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SKOCZOW: śląskie (Wilamowicach) PDF Print E-mail

Coat of arms of SkoczówAlternate names: Skoczów [Pol], Skotschau [Ger], Skočov [Cz]. 49°48' N, 18°48' E, 53 miles WSW of Kraków, in former Silesia. 1900 Jewish population: about 300. Yizkor: W cieniu skoczowskiej synagogi : praca zbiorowa, wydana z okazji 100 rocznicy powstania zydowskiej gminy wyznaniowej w Skoczowie (Skoczow, 1994). This town and seat of Gmina Skoczów in Cieszyn powiat, Silesian Voivodeship since 1999, southern Poland with 14,783 inhabitants in 2004 in the historical region of Cieszyn Silesia and previously in Bielsko-Biała Voivodeship (1975-1998). [July 2009]

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Jewish presence in Skoczów on a trade route from Wroclaw to Krakow and then to Hungary dates from the 15th century, but despite their presence, Jewish settlement was mostly in the 18th and 19th century. The first Jewish family, Jacob Abraham Singer's, settled permanently in Skoczów when he purchased a "free house" at the castle from Charles Sobka in 1700. After the January 10, 1713 Charles VI Edict of Tolerance, permitting Jews to live in Silesia after paying a special " tolerance tax", other Jews settled in 1737 such as Israel Lobel and Jakub Aaron. By 1752, 27 Jews dealt in alcohol sales or small trade. Josef Itsak was a subarendarza [lessee] of the imperial distillery in Skoczów; and Jacob Solomon was the shochet. In 1752 they had their own shochet, teacher, and religious life and community subject to Cieszyn. Their cemetery was on ul. Hażlaskiej. Under Emperor Joseph II, Jewish civil rights increased, as did their economic reach into the tobacco trade. The first synagogue on ul Wałowa opened in 1853 at the corner of Mickiewicza and Cieszyńskiej streets. This Jewish community sought to become independent, encouraged by the tannery owner, David Spitzer. In Skoczów the Jews resided in the streets around Bielska, Ustrońskiej, Mennicza, Mickiewicz, and the market. On December 21, 1892, the National Government in Opava (Bielsko Starost) appointed a new Jewish kahal in Skoczów with the following board: David Spitzer, Heinrich Tramer, Leopold Lindner, Wilhelm Spitzer, and Dr. Otto Hoffenreich. On July 19, 1893, the first rabbi was chosen, Dr. Lieber Dobschütz. Rabbis during the interwar period were Dr. Nathan Ruebner, and Złoczowa Mentel Deutsch (killed during the occupation). Unfortunately, in the 1930s, Skoczów suffered anti-Semitism. Some wealthier Jews emigrated in the late 1930s. On September 2, 1939, the Nazis entered Skoczów, taking over Jewish shops and factories, the synagogue and the cemetery. On October 27, Jewish men between the ages of sixteen to sixty years were deported for slave labor in Rzeszów. About 140 people, mostly women, children and the elderly gathered in the house at ul. Mickiewicza 42 (as many as 15 to a room), and in mid-1940 were taken to the ghetto in near Zawiercie Łazach. After the war, a few returned to Skoczów (Leopold Rosenthal, Zygmunt Weitraub, Hugon Tobiasz, and Maksymilian Metzendorf), left within the decade after the end of WWII. Before Skoczów Jews established their own cemetery, the dead were buried in Cieszyn. [July 2009]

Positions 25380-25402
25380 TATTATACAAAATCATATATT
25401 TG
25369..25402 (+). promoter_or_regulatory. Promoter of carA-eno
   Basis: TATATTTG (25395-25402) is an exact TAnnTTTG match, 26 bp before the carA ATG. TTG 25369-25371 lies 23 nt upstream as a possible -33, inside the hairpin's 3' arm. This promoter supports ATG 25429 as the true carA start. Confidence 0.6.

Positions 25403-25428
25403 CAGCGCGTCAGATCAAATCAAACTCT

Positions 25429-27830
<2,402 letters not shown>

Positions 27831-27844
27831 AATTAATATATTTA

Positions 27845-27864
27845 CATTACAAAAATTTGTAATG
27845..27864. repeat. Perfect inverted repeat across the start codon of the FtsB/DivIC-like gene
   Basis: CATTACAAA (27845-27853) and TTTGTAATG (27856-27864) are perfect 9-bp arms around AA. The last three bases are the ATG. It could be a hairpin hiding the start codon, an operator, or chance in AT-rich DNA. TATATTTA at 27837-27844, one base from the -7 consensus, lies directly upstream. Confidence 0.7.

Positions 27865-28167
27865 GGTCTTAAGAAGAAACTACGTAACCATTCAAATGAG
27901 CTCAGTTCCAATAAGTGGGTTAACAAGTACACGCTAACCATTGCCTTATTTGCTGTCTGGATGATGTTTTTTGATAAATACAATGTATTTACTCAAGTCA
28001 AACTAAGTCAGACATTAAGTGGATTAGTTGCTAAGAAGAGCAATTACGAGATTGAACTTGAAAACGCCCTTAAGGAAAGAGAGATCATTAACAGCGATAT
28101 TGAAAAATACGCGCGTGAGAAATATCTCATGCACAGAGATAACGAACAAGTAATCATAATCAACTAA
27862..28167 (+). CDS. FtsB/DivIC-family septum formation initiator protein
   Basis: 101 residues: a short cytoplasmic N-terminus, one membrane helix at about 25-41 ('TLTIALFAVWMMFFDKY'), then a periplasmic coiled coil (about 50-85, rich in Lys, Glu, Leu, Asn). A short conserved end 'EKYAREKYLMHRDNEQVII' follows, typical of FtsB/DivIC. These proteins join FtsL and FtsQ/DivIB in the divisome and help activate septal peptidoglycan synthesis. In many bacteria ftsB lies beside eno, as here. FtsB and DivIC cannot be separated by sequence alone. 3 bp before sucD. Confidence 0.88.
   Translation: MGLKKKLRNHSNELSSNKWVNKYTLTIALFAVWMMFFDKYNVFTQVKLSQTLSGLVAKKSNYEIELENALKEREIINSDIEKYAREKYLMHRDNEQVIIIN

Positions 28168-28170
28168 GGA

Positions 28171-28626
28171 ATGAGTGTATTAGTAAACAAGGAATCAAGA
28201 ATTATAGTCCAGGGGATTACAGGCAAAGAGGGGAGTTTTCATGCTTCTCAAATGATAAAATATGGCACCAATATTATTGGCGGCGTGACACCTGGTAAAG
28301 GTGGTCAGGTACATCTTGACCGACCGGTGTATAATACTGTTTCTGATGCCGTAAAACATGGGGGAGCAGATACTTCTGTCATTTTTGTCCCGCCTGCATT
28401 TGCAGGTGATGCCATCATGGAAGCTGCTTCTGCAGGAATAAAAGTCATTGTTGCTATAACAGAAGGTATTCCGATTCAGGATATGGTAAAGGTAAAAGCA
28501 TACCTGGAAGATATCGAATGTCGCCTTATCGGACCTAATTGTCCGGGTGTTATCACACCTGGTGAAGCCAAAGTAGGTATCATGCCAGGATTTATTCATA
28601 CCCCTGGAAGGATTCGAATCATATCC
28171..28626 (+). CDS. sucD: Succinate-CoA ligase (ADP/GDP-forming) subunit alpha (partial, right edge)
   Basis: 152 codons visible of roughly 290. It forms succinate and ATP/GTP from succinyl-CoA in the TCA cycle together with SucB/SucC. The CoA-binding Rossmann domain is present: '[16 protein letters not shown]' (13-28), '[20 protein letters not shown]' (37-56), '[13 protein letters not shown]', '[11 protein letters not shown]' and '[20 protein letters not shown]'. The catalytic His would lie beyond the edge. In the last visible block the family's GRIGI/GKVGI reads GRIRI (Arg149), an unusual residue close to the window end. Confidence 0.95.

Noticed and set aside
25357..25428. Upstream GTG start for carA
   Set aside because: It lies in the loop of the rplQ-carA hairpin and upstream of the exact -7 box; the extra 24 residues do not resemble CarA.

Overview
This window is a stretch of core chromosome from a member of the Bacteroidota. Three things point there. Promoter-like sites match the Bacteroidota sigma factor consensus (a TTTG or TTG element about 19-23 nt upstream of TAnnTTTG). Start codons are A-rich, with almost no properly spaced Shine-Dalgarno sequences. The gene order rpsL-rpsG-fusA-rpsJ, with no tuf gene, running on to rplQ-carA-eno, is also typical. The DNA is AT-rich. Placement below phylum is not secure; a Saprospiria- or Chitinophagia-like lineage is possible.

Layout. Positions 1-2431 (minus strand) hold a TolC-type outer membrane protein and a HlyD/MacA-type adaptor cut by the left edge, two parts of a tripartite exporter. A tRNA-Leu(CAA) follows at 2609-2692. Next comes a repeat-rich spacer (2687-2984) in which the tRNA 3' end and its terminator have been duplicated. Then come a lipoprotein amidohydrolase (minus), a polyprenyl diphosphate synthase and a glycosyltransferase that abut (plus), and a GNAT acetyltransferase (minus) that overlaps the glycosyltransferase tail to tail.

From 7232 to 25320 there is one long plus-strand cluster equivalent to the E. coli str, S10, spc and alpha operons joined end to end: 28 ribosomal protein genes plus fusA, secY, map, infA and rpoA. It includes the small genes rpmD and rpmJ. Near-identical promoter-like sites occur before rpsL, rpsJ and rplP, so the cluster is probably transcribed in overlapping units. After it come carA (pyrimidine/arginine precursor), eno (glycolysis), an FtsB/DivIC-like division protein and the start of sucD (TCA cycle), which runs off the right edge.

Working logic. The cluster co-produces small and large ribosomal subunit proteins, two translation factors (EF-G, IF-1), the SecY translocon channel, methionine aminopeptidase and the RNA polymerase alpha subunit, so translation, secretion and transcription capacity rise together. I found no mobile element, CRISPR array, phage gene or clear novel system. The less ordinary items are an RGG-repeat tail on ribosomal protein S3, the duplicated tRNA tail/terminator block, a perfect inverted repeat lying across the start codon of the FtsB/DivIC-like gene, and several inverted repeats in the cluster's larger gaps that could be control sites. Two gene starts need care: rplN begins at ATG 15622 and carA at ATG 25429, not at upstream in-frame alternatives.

CEMETERY: They opened their own 1-ha cemetery in 1891 in Wilamowicach at 2 Ptasia Street, three kilometers east of Skoczów when 586 Jews lived in Skoczów. In 1928, they set up their own chevra kaddisha. Jews from Skoczów, Ustroń, Wisła, Brenna, Pruchna, Górki and other neighboring villages also used this cemetery. During WWII, the Germans destroyed it when most gravestones (granite and "lastryko" with fewer of sandstone and limestone) were taken to Betoniarni Jeikner cemetery factory (Schanzer Brothers before the war). At the end of the war, some went to masons or were sold for re-use. 50 gravestones survived WWII. The inscriptions on the matzevot are in Hebrew with some in German or Polish. Rich symbolism is traditional Jewish sepulchral art (palms, pitcher, candle, crown, palm tree, and Mogen David). After the departure of the last Jews from Skoczów, the cemetery gradually fell into disrepair. In the 1970s, abolition of the cemetery was planned for a big park and cultural center. Fortunately, these plans never came to fruition. Originally the cemetery had a wooden fence (1910), replaced in the interwar period, with a metal mesh and concrete entrance gate. The oldest tombstone dates from January 1891. Near the cemetery was a beit tahara used as a dwelling after the war and demolished. Today, foundations and shallow impressions remain.. Other gravestones awaited return until Autumn 1958 when Leopold Rosenthal intervened with the Bureau of the National Council of the City with Skoczów Plants Products "Lastrico" (former Schanzer cement factory) to save the remaining gravestones. In 1996-1997, the cemetery was restored with the funds from members of Compatriots' Association of the Jews from Skoczów and the Eternal Memory Foundation (Fundacja Wiecznej Pamięci) working at the Council of Ministers of the Republic of Poland. On June 4, 1967, a memorial was unveiled in the center of the cemetery to commemorate Jews from Cieszyn Gmina, Silesia murdered in 1939-1945. The cemetery area was very untidy until 1996 when Skoczow Jews and their descendants living abroad (Mr Filippo Alvino from Brussels), Eternal Memorial Foundation, Mr Jack Proszyka) tidied the cemetery. 54 survivors created a matzevot lapidarium monument. Gravestones were set in a double circle with a Mogen David and a monument commemorating the victims of the Holocaust. The unveiling took place on June 4, 1997. photos. [July 2009]

US Commission No. POCE000646: In Bielsko-Biala. The US Commission is not finished rechecking this file. [2000]

Last Updated on Tuesday, 07 July 2009 23:13
 
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